Chicago-area students who have received cash for passing grades from their school may not need to spend it on pizza at Leona’s Restaurants.
That’s because the family-owned Italian food chain has recently launched its Achievers Program.
The program will offer vouchers for a free 10-inch pizza at any of its 12 Chicagoland locations to elementary and high school students displaying exceptional academic achievements.
These achievements could be good grades, perfect attendance, or extracurricular projects beneficial to their careers such as work force development initiatives.
The teacher of the school will nominate each student for the reward and the vouchers will be distributed during the report card period of that particular school.
The program started in September 2008, when Leona’s owners Leon and Sam Tioa – grandchildren of restaurant founder Leona Molinaro – were discussing ways to encourage and acknowledge scholastic success in area schools with Leona’s marketing director Ron Nordgren.
In a press statement Leon Tioa said, “As we celebrate our 59th anniversary [this year], it is our pleasure to invite students and their parents to celebrate their educational successes. We chose to reward students because we know that they are tomorrow’s leaders and reaching out to them was the best way to touch the heart of the communities we serve.”
In December 2008, the program has reached out to 650 schools, each of which is near a Leona’s location, including the Leona’s restaurant in Oak Park at 848 W. Madison. Approximately 1,500 students have received gift tickets courtesy of their teacher’s recommendations.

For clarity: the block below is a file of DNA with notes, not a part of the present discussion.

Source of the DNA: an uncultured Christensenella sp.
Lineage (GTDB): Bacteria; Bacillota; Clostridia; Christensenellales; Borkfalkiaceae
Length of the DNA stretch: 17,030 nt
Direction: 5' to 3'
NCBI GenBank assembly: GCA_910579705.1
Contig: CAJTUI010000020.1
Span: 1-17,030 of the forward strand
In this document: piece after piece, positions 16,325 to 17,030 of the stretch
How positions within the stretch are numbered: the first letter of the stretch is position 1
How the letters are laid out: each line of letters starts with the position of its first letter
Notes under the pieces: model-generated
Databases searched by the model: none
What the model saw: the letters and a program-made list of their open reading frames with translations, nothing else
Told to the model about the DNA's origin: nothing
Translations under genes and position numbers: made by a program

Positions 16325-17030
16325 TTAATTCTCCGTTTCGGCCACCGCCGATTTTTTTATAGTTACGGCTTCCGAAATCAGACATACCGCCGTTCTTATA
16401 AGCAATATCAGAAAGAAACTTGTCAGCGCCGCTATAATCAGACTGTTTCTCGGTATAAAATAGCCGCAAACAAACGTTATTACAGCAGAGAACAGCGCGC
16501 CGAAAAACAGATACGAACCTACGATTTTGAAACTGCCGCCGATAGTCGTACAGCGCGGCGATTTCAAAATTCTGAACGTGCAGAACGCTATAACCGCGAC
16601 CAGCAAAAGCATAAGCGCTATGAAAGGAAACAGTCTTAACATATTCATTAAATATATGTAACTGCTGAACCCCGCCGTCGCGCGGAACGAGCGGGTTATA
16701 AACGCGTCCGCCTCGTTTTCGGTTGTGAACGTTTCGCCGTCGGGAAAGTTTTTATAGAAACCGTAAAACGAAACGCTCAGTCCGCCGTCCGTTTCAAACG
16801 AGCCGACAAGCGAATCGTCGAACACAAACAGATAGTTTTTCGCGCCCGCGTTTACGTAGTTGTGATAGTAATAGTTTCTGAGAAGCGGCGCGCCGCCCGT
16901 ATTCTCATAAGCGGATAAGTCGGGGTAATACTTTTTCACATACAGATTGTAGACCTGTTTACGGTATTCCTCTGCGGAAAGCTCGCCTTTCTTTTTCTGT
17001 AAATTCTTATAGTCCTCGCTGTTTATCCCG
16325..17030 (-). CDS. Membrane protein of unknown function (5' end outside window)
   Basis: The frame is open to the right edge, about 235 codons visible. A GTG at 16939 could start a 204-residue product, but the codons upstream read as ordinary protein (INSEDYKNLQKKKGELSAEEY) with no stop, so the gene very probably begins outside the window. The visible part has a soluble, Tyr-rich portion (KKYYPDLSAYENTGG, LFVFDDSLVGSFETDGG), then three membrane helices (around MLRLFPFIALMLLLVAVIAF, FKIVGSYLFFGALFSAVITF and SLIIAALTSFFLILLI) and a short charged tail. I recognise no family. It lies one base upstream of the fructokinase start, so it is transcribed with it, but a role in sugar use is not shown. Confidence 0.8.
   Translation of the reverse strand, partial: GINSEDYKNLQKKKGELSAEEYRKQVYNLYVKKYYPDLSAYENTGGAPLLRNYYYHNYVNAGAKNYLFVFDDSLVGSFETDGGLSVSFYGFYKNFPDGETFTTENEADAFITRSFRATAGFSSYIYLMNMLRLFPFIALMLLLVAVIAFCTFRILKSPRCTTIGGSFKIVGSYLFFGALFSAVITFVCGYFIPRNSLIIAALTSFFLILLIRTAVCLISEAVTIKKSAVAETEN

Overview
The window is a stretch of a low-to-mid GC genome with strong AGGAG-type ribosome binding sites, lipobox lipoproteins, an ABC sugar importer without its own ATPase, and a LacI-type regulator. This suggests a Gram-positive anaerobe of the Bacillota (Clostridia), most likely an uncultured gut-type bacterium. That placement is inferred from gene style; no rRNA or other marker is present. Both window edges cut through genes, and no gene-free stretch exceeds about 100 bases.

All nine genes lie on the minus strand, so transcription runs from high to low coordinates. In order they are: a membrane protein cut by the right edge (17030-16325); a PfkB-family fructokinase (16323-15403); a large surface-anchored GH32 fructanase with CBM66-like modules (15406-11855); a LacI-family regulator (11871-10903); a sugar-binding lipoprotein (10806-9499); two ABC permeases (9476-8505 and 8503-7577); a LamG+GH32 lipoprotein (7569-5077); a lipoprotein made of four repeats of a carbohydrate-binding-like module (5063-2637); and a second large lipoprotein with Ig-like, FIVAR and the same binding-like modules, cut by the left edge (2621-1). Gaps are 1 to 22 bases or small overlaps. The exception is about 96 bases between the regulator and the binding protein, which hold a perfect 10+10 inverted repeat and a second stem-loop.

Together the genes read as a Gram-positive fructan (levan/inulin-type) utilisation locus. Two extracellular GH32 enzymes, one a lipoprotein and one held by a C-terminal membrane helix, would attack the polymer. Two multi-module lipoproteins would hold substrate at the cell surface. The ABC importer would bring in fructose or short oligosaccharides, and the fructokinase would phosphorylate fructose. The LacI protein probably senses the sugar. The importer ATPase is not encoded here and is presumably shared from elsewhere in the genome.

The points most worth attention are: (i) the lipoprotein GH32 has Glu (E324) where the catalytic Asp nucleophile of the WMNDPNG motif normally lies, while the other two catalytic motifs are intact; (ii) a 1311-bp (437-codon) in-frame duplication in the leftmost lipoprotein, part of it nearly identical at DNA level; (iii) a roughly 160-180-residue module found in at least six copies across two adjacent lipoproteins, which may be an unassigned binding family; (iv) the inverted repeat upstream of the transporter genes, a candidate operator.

However, as has been the case with Manley Career Academy High School, which offers students cash in exchange for passing grades, will the Achiever’s Program face scrutiny for offering rewards for students who should excel in school anyway?
Nordgren says no and adds that thus far, the schools have been very complimentary of the program.
“We’ve had very positive feedback from the schools,” said Nordgren. “Many teachers want to offer rewards for academic accomplishments but are unable to because of budget concerns.”
Bill Gerstein, principal of Austin Ploytechnical Academy, says that although his school generally does not engage in rewarding its students for their academic success beyond the typical “honor roll” acknowledgment, he would be supportive of the program.
“My philosophy is: whatever works to provide that extra bit of motivation I would support,” said Gerstein, “as long as it was ethical moral and legal.”
Although the launch specifically has reached out to only schools with a 3-mile radius of a Leona’s restaurant, the program is open to any Chicago-area school that signs up for the program.
Schools interested in enrolling in the program can visit www.leonas.com or contact Leona’s by e-mail firstname.lastname@example.org.